the feelings go?’ They can see the bad event but they don’t feel much about what they remember.

If you are playing a movie without the sound, how do you know what the actors are passionately feeling? It’s the same thing with this traumatic recall of memories. You might see the video but not hear the pain in the voices. The negative or traumatic memory is divided up into several files and you are only accessing one of the files—a place where you have stored the positive aspects of the relationship.

To complicate things further, positive memories are not stored like negative memories. They are not divided up into other files. They don’t need to be—they aren’t traumatic.

So when you remember a time when the relationship was good or cuddly or the early parts of the relationships which are notoriously honeymoon-ish, the whole memory comes up–the emotional feelings, the visual, the auditory, the sensations. You have a WHOLE and STRONG memory with that. Of course that is WAY MORE appealing to have–a memory that is

not only GOOD but one in which you feel all the powerful aspects of it as well.

Now, close your eyes and pull up a negative memory…can you feel the difference? You might see it but not feel it. Or hear it and not see much of it. Or feel a physical sensation of it but not the emotional piece that SHOULD go with the physical sensation. No matter what your experience is of the negative emotion, it is probably fragmented in some way.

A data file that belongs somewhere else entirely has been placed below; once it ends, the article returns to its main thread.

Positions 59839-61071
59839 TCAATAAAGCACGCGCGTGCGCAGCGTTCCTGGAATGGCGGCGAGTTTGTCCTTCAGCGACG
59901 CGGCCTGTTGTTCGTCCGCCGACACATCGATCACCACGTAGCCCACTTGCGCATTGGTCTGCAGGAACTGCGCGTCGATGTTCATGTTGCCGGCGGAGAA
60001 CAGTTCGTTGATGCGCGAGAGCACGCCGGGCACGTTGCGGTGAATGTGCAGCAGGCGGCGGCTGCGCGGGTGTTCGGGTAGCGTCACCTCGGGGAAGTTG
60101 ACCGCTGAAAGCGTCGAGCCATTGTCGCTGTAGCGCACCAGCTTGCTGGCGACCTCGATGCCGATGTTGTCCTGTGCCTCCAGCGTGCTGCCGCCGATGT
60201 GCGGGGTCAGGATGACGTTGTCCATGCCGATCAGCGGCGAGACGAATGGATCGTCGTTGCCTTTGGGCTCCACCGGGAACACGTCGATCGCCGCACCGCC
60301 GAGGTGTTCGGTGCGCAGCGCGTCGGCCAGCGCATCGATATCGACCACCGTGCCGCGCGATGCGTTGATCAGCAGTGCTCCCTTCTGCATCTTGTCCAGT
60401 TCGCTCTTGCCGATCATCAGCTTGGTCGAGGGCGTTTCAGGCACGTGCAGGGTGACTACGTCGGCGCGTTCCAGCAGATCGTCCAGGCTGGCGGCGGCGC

Negative and traumatic memories are often incomplete memories–they are memory fragments floating all over your computer/mind. They are small files holding tiny bits of info that have fragmented your sense of the whole complete memory. These distorted and broken memory fragments are easily lost in your mind.

If you have grown up in an abusive or alcoholic home, you were already subconsciously trained how to separate out memories like this. If your abuse was severe enough early on, your mind just automatically does this anyway–if you get scared, or someone raises their voice, or you feel fear in anyway—your

brain starts breaking down the painful experience so it’s easier for you to cope with.

Next week we will talk about one other way your mind handles positive and negative memories and why you are flooded with positive recall and blocked from remembering and feeling those negative things he’s done to you.

I hope by now with these newsletters you can see the unique aspects of what you have lived through in the pathological relationship and why this is a whole different thing to heal from then other relationships. This is why regular counseling often doesn’t work and forget about reading regular relationship books! They are NOT written for pathologically based dynamics! ‘Imago therapy’ isn’t gonna help this. Dr. Phil’s books aren’t gonna touch this. The pathological relationship dynamics are UNIQUE and require a combination of several approaches to help you heal. If your parents were pathological as well, you have the double-whammy to heal from.

Please don’t live your whole life with symptoms that CAN BE treated and helped. We have made our retreats as cheap as we possibly can so that each of you can receive help and healing.